Russian land forces’ movements in October

There has been an increased number of reports about the current (perceived) Russian Armed Forces build-up near Ukraine.

On the one hand, there are units belonging to the 41st CAA that have left Pogonovo, while we are also seeing an increased military presence in Yelnya. There have also been various videos posted online on TikTok, Instagram, and YouTube supposedly showing elements of the 1st Guards Tank Army’s 4th Tank Division on the move towards Ukraine.

The purpose of this post is to look at what has been happening and provide a preliminary assessment of the situation. The bottom line is that invasion of Ukraine is presently unlikely. I do not consider the current movement to be Ukraine-related. However, as Mr Michel Kofman noted, the situation merits vigilance.  

In March this year, Russia redeployed elements of the 41st CAAs to Pogonovo. These included:

– 2 BTGs from the 74th MRB;

– A BTG from the 35th MRB;

– A BTG from the 90th Tank Division;

– A BUK-M3 battalion from the 61st Air Defence Brigade;

– An Iskander Battalion from the 119th Missile Brigade;

– A TOS-1A company and assorted equipment from the 10th NCB Regiment; and

– 2 artillery battalions (2S19M2 and 9P140 Uragan) from the 120th Artillery Brigade.

Although Pogonovo was listed as one of the training ranges where Zapad would take place, there was very little movement there. None of which related to the abovementioned units.

Only in mid-October did the drawdown in Pogonovo start. As this was occurring, new units began arriving in Yelnya, in the Smolensk Oblast. These two events were related. Elements from Pogonovo have shifted to Yelnya.

Yelnya hosts the 59th Tank Regiment from the 144th Motor Rifle Division of the 20th Combined Arms Army.

The division is under strengthen. It only has some two tank and four motor rifle battalions. Therefore, one of the possibilities was that the 41st CAA could reinforce the 20th CAA. But I don’t think that’s the case.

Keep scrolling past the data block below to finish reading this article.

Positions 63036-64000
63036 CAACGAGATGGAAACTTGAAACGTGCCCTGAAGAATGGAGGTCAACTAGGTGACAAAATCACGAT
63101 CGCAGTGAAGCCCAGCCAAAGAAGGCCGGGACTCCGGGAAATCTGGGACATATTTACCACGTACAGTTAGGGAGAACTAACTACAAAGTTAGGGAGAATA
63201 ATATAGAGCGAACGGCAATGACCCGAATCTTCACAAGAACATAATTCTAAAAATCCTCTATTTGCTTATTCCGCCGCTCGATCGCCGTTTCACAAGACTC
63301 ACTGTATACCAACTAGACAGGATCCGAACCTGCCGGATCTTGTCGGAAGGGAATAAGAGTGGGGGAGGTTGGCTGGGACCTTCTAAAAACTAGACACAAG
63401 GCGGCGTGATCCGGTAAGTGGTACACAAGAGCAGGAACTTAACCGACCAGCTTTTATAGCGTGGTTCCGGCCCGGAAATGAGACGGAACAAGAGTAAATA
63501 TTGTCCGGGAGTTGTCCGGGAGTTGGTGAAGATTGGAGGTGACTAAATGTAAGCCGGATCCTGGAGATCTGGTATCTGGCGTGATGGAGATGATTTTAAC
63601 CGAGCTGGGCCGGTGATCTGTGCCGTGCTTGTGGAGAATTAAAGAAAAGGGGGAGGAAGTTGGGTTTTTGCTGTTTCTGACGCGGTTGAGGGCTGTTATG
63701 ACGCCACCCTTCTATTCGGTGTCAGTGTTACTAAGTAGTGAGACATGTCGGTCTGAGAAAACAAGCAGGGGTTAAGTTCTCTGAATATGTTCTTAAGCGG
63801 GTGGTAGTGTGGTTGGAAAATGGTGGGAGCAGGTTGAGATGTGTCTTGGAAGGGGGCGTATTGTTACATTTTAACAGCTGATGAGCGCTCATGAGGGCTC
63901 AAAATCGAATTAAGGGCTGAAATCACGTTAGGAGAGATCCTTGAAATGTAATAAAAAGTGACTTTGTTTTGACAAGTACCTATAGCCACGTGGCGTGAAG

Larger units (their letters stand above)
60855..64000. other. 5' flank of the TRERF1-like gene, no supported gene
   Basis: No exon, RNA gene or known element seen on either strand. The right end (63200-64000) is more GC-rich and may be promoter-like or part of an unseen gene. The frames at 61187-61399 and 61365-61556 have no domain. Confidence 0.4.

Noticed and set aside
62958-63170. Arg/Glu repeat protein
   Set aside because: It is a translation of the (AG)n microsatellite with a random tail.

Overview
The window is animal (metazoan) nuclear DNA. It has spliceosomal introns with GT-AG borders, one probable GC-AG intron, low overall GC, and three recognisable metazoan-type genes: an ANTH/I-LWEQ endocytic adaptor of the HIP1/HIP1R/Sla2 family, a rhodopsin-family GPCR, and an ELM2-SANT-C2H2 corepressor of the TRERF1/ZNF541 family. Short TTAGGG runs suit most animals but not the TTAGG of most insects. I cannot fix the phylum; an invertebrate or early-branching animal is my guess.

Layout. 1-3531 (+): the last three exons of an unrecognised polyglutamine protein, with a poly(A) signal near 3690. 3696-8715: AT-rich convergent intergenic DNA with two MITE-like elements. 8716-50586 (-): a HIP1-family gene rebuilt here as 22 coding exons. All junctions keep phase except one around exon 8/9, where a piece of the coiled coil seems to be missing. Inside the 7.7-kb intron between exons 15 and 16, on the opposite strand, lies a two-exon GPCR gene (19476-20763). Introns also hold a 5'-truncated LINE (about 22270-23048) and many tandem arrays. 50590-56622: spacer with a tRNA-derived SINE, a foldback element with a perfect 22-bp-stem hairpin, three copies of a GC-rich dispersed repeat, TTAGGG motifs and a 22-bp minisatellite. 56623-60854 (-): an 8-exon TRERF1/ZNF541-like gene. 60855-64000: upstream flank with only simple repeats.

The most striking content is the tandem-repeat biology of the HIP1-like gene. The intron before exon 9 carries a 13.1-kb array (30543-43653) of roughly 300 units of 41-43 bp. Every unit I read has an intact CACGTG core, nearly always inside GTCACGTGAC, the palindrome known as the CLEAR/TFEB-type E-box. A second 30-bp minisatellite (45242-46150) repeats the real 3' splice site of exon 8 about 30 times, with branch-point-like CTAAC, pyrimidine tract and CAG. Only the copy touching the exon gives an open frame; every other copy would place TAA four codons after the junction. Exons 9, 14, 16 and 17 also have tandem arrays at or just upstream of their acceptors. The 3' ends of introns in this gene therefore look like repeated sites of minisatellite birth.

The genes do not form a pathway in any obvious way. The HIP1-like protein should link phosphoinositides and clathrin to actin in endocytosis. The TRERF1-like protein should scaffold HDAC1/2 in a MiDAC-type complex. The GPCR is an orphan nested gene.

We if look at SAR imagery of the Yelnya we will see that the new equipment is being kept separately from the 59th Tank Regiment. There doesn’t seem to be any integration going on at the moment to improve interoperability and cohesion.  

The same happened in Pogonovo. The 41st CAA was just camping there.

The main question is why. Unfortunately, the weather of Yelnya has been cloudy for the past few days so there is no satellite imagery to confirm what equipment exactly has been brought in (weather is to improve now so hopefully this week we will see what they are cooking over there).

If the equipment moved in included assets such as Iskander or TOS-1A then I don’t think the goal is to strengthen the 144th Division. These are army-level assets, which the 20th CAA already deploys. This combined with units being kept separately could indicate that Yelnya is just another step in the move towards the northern parts of Western Russia. Why there?

There is a 500km gap in the Russian ground forces’ presence between Pskov and Smolensk. This is an ideal place for a new army-level formation that could be tasked with securing the “Latvian flank” and thus the approach to Moscow. It can also be used to reinforce Belarusian units.

Are the current movements unusual?

Developments around the 41st CAA obviously are. But I am not yet convinced about the 4th Tank Division. On the 27th of October, the Russian MoD reported that 25 (sub)units of the 1st GTA are conducting various exercises to achieve the honorary ‘Shock’ title.

The Baltic Sea Fleet units are going through the same process.

It seems that exercises to confirm the title occur late in the year, in October and November.

It is therefore possible that the ongoing movement of the 1st GTA units is linked to this process.  

We will continue to observe how the Russian force posturing changes and whether it shifts from defence into offence. So far this has not happened, but if the build-up is occurring, we are in the early stages of it.

Konrad Muzyka